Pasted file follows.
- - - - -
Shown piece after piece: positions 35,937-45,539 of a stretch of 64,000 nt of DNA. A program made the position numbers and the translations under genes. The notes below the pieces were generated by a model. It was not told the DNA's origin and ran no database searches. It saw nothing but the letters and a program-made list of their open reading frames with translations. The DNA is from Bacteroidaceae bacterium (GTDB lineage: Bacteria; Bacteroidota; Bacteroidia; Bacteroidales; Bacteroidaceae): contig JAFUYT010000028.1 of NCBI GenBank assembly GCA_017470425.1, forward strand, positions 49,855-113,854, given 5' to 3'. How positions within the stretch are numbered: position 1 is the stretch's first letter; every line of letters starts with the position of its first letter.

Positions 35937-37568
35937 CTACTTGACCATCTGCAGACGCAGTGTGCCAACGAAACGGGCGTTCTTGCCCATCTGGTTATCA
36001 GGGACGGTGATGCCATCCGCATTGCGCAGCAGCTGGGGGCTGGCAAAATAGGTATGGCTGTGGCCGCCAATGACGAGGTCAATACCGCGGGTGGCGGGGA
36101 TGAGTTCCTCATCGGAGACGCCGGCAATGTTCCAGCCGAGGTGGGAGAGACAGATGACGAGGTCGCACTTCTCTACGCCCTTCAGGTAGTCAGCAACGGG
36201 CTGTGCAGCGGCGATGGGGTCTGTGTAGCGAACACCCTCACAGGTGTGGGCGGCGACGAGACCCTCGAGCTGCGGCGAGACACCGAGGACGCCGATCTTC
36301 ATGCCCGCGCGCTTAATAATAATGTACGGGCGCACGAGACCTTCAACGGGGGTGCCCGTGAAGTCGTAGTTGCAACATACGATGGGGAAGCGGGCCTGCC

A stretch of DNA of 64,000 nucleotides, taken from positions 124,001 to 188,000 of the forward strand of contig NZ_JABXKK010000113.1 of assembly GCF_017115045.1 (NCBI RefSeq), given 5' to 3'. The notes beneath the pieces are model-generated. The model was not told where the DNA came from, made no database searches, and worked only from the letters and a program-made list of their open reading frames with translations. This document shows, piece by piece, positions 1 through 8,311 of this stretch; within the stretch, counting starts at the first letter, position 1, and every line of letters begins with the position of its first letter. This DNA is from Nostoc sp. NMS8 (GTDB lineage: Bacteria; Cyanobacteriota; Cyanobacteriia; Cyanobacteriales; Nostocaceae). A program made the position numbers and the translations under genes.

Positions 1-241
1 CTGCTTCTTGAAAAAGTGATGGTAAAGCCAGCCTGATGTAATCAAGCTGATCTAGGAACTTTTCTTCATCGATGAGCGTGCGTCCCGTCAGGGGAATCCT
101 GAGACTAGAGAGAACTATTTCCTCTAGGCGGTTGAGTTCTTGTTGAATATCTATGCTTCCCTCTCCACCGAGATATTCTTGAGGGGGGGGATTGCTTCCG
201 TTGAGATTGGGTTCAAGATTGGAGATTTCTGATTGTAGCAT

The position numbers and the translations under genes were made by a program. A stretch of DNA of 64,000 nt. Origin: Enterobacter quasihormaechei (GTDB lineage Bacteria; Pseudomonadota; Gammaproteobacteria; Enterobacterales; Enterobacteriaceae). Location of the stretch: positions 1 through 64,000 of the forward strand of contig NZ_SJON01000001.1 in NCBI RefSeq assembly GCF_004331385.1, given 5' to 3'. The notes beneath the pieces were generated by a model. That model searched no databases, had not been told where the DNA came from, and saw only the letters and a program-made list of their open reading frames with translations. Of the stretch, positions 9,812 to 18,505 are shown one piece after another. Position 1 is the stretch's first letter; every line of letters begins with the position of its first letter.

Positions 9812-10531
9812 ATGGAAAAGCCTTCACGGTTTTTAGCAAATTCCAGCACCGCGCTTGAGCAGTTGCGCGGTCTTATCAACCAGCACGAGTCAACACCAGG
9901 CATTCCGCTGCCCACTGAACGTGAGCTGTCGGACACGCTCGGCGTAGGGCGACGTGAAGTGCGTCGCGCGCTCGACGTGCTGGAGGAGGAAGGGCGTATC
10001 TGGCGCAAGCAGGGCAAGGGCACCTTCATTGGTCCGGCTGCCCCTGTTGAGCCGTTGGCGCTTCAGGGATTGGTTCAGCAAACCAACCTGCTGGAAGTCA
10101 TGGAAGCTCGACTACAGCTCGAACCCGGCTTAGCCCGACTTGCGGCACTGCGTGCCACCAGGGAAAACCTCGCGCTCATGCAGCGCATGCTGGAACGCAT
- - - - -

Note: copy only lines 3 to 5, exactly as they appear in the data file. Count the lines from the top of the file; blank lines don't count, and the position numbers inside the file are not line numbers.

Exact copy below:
35937 CTACTTGACCATCTGCAGACGCAGTGTGCCAACGAAACGGGCGTTCTTGCCCATCTGGTTATCA
36001 GGGACGGTGATGCCATCCGCATTGCGCAGCAGCTGGGGGCTGGCAAAATAGGTATGGCTGTGGCCGCCAATGACGAGGTCAATACCGCGGGTGGCGGGGA
36101 TGAGTTCCTCATCGGAGACGCCGGCAATGTTCCAGCCGAGGTGGGAGAGACAGATGACGAGGTCGCACTTCTCTACGCCCTTCAGGTAGTCAGCAACGGG